Teaching methods

  • Field trips
  • Lectures
  • Practical classes
  • Seminars
  • Tutorials
  • Placements
  • Workshops

 

Your assessments will vary according to the topic studied. As well as traditional essays, exams and presentations you might also:

  • pitch your own media franchise
  • create a video essay
  • develop your own film reviews

Assessment methods

  • Dissertation
  • Essay
  • Portfolio (written/digital)
  • Presentation
  • Reflective review
  • Written exam

 

The minimum scheduled contact time you will have is:

  • Year one - at least 12 hours
  • Year two - at least 10 hours
  • Year three - at least 8 hours

 

Weekly tutorial support and the accredited Nottingham Advantage Award provide further optional learning activities, on top of these class contact hours.

As well as your timetabled sessions you’ll carry out extensive self-study. This will include course reading, seminar preparation and group study with coursemates. As a guide 20 credits (a typical module) is about 200 hours of work (combined teaching and self-study).


Class sizes vary depending on topic and type. A popular lecture may have up to 200 students while a specialised seminar may only contain 10 students.

University undergraduate student Cole Pearce studying in Nightingale Hall accommodation's library, University Park. November 5th 2021.

You'll be well placed to start a career in the film and television sector with knowledge of:

 

  • industry and production practices
  • film and television distribution, including streaming services
  • audience considerations and audience research
  • social contexts that inform filmmaking and TV-making and our responses to film and TV

You'll also have a critical understanding of creative industries and how they operate, allowing you to consider multiple pathways of work and study.

 

The degree will also build a wider set of skills for success across different sectors, such as:

 

  • ability to conduct and report on in-depth research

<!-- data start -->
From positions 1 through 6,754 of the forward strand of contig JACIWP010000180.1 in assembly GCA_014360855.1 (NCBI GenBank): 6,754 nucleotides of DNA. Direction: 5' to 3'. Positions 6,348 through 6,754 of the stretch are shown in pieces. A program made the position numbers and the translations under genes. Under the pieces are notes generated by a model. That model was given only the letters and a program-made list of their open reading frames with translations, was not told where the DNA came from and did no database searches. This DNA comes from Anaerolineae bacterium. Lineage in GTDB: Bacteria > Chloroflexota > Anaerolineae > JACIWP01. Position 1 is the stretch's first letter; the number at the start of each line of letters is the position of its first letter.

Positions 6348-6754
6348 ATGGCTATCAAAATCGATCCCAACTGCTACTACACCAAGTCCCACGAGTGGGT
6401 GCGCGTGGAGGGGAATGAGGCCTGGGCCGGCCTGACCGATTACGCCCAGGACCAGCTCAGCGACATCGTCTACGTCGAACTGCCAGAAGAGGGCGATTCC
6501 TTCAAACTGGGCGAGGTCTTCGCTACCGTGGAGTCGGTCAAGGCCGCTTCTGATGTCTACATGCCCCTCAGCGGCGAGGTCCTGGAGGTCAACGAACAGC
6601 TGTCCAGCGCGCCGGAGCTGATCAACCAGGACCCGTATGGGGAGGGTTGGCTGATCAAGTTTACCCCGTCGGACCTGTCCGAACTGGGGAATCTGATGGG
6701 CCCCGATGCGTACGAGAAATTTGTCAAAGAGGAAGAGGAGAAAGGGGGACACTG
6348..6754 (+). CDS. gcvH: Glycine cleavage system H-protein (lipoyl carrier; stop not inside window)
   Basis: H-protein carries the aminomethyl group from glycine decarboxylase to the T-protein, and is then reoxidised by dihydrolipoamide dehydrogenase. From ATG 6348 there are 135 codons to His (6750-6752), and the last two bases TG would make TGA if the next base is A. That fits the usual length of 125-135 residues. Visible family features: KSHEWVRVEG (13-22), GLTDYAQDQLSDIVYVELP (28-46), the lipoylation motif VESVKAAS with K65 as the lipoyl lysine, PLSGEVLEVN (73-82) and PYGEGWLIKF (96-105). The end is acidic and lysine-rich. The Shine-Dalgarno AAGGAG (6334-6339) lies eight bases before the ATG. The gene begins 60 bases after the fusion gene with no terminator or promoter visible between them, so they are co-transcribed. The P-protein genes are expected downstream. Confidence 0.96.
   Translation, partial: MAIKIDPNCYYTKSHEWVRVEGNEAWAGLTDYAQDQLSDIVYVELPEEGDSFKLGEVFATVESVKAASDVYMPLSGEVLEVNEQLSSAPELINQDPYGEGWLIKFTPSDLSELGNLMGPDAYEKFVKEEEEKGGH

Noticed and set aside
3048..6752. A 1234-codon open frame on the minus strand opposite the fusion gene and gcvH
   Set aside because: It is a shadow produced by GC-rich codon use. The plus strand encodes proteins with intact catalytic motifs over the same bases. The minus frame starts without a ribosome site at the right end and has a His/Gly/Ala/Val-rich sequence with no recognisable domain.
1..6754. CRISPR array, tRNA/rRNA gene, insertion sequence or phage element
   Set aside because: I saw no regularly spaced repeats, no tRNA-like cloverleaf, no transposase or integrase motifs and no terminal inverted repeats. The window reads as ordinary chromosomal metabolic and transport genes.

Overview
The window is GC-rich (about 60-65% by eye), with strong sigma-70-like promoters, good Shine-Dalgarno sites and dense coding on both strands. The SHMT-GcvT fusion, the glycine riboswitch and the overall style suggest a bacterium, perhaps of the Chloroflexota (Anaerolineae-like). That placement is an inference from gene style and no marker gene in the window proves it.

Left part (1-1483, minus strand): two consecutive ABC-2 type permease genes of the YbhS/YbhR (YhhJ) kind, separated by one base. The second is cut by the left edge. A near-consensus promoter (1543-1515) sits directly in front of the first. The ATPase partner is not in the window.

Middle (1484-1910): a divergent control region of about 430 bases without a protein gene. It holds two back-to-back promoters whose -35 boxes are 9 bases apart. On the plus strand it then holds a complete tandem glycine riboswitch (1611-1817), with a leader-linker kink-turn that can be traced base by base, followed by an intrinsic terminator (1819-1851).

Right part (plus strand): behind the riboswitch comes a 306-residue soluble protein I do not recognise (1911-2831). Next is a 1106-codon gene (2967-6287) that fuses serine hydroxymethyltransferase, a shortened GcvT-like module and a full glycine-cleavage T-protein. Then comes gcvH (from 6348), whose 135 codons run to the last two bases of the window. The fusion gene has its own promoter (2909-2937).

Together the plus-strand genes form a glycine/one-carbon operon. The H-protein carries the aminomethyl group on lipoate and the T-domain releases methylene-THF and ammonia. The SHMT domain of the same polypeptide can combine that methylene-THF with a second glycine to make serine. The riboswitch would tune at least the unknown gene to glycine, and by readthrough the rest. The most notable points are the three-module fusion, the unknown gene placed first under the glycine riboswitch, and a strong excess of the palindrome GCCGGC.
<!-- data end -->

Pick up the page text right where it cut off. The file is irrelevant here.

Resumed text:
• critical thinking and written and oral communication
  • working independently and as part of collaborative teams
  • constructing and defending reasoned arguments

The skills you develop will make you:

 

  • resilient - as the nature of work changes you can adapt
  • flexible - you can choose across different sectors as you develop and grow and opportunities arise

Find out more about skills gained and career destinations of Film and Television Studies students.

 

Key fact

Only 14% of employers state that specific degree subjects are a selection criterion. (Institute of Student Employers recruitment survey 2019)

 

Average starting salary and career progression

78.8% of undergraduates from the Faculty of Arts secured graduate level employment or further study within 15 months of graduation. The average annual starting salary for these graduates was £23,974.

HESA Graduate Outcomes (2017 to 2021 cohorts). The Graduate Outcomes % is calculated using The Guardian University Guide methodology. The average annual salary is based on graduates working full-time within the UK.

Careers advice

Studying for a degree at the University of Nottingham will provide you with the type of skills and experiences that will prove invaluable in any career, whichever direction you decide to take.

Throughout your time with us, our Careers and Employability Service can work with you to improve your employability skills even further; assisting with job or course applications, searching for appropriate work experience placements and hosting events to bring you closer to a wide range of prospective employers.

Have a look at our careers page for an overview of all the employability support and opportunities that we provide to current students.

The University of Nottingham is consistently named as one of the most targeted universities by Britain’s leading graduate employers (Ranked in the top ten in The Graduate Market in 2013-2020, High Fliers Research).

Before my course, I always just talked about what I’d seen in film. With the course, I understood it’s important to read about others and see how we change and develop, how we can take from the past and implement it in the present. I’ve got a better understanding of the industry now – where it’s been, where it is, and where it might be in the future. 

Melania Burlacu

BA Film and Television Studies

Course data

Open Day June 2022